I found another essay I wrote about the day I went to the beach and met a very nice gentleman while wading through the tide. He was well-meaning and our conversation was relatively interesting, but he lost me when he decided to spend the entirety of our 10 minutes together talking exclusively to my breasts. Of course an encounter like this is not unusual for any woman who’s lived past puberty, but it was unique in that he did not break his stare for even a single moment. It was so shameless that while I know I should have taken offense to it, I walked away feeling strangely impressed with his Jedi-like focus. Perhaps he thought my eyes really were down there – the water creating a reflective surface similar to that of a mirror in an old camera lens, flipping the image upward. Anything is possible I suppose.
Another essay that I rediscovered is from last summer, without a doubt the most harrowing and surreal period of my entire life, when my time was spent either in hospitals with my mother or in Brooklyn with my abusive then-partner (no, this is not the place to expound on that). In an admittedly desperate attempt to infuse some joy into my life, I decided one night that I would attend a roller-disco party. Oh yes, it was a terrible idea. To avoid simply pasting the whole essay in here, I’ll just give you the gist of it:
I spent 2 hours waiting in line for rental skates, 10 minutes on the rink, and then 3 hours in the E.R. There I would witness in the room across from me, a young man being wheeled in on his stomach, arms outstretched ahead like a petite black superman, as he was admitted for a gunshot wound… to the ass. I thought that surely he was having a worse night than me, but then I got the chance to talk to him in the hallway while we were awaiting x-rays and he was remarkably unfazed, jovial in fact.
I, on the other hand, with a freshly fractured wrist and an exhausting, volatile partner pacing in the next room (no doubt wishing I had just broken my neck and spared him the inconvenience of having to be there), was not okay. I was so deeply not okay. I believe the reason I’ve been withholding this particular story is that, while I was able to extract some moments of levity from it, it is an inescapably painful period of my life that is still so difficult to reflect upon. Perhaps one day I’ll be ready to share the story in its entirety but for now that’s all I can spare.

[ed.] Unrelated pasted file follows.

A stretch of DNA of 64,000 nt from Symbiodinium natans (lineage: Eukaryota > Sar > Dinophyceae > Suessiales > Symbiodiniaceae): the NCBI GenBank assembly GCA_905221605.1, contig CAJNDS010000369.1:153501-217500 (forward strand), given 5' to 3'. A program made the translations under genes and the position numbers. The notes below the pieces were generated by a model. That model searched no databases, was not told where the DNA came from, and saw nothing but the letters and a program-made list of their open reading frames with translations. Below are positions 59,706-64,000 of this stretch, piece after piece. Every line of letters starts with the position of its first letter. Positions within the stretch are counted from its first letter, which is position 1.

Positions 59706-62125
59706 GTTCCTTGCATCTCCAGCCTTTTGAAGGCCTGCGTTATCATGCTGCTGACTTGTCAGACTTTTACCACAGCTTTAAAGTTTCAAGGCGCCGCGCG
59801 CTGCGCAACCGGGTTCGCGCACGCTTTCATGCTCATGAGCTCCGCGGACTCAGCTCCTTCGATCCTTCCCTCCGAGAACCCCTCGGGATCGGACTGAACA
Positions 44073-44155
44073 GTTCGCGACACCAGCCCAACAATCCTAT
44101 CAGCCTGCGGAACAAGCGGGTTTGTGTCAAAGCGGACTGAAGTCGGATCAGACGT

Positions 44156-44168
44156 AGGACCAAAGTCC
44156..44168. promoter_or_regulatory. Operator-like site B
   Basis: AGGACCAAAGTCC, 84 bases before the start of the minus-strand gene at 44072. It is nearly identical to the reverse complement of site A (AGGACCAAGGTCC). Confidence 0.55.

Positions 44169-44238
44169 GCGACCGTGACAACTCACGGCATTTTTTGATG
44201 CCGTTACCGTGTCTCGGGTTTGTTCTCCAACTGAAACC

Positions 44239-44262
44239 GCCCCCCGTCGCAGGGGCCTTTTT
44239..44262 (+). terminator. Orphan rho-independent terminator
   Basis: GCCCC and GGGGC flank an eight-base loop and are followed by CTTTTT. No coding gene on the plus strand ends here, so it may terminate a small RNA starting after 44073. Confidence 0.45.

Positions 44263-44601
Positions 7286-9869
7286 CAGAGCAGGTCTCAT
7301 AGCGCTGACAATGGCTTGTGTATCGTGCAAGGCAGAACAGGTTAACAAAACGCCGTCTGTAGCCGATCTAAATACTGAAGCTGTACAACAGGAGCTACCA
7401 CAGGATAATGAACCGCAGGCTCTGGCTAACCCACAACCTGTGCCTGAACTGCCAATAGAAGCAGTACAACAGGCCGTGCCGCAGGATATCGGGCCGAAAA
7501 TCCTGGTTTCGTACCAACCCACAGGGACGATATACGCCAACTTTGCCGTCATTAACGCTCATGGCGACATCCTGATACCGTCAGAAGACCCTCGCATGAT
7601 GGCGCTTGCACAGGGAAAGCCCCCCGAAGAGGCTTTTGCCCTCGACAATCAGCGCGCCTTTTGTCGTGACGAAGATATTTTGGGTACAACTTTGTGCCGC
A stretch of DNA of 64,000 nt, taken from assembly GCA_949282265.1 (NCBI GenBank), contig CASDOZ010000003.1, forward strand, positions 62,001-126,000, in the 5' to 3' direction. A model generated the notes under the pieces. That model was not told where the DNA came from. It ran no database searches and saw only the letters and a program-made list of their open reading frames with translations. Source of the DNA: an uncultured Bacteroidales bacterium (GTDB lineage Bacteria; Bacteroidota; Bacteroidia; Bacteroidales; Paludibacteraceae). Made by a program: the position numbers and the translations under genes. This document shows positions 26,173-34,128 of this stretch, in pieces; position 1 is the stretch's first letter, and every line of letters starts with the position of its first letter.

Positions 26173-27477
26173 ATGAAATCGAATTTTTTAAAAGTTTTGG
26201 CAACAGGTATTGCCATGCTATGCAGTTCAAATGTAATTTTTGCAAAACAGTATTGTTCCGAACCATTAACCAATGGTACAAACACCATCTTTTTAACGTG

Nevertheless, there are countless pieces that I re-read now and think, “Why didn’t I just publish this? There was nothing wrong with it!” I take note of other creators, people who consistently produce and release content, and know that they could not possibly be perfectionists. They are enabled by a mindset that both taunts and alludes me. “How do they do it?” I think, “Are they not petrified of adding mediocrity to this already oversaturated climate? Do they not see how their work could be improved?”
I justify my stubborn reticence by telling myself that these unpublished essays are simply being saved. Waiting in the wings for the glorious day that I compile them into a book. Of course if I’m being honest I would argue that if I’m too afraid to post these pieces on a private blog, then surely I’ll never be ready to consider them for a book. Right? Right.
Anyway, I’m off to go have a drink at another bar with another friend. I’ll wrap this up by saying that if anyone in the Brooklyn area feels inclined to take me away from my boredom, self-criticism, and noxious fish-burps, then do be in touch! I enjoy nachos, books, photography, visiting museums, more nachos, and getting lightly sauced at dive bars. (Much like the vegetables in the image above. Indeed, I’ve been wanting to use this photo for some time now. Thank you for humoring me.)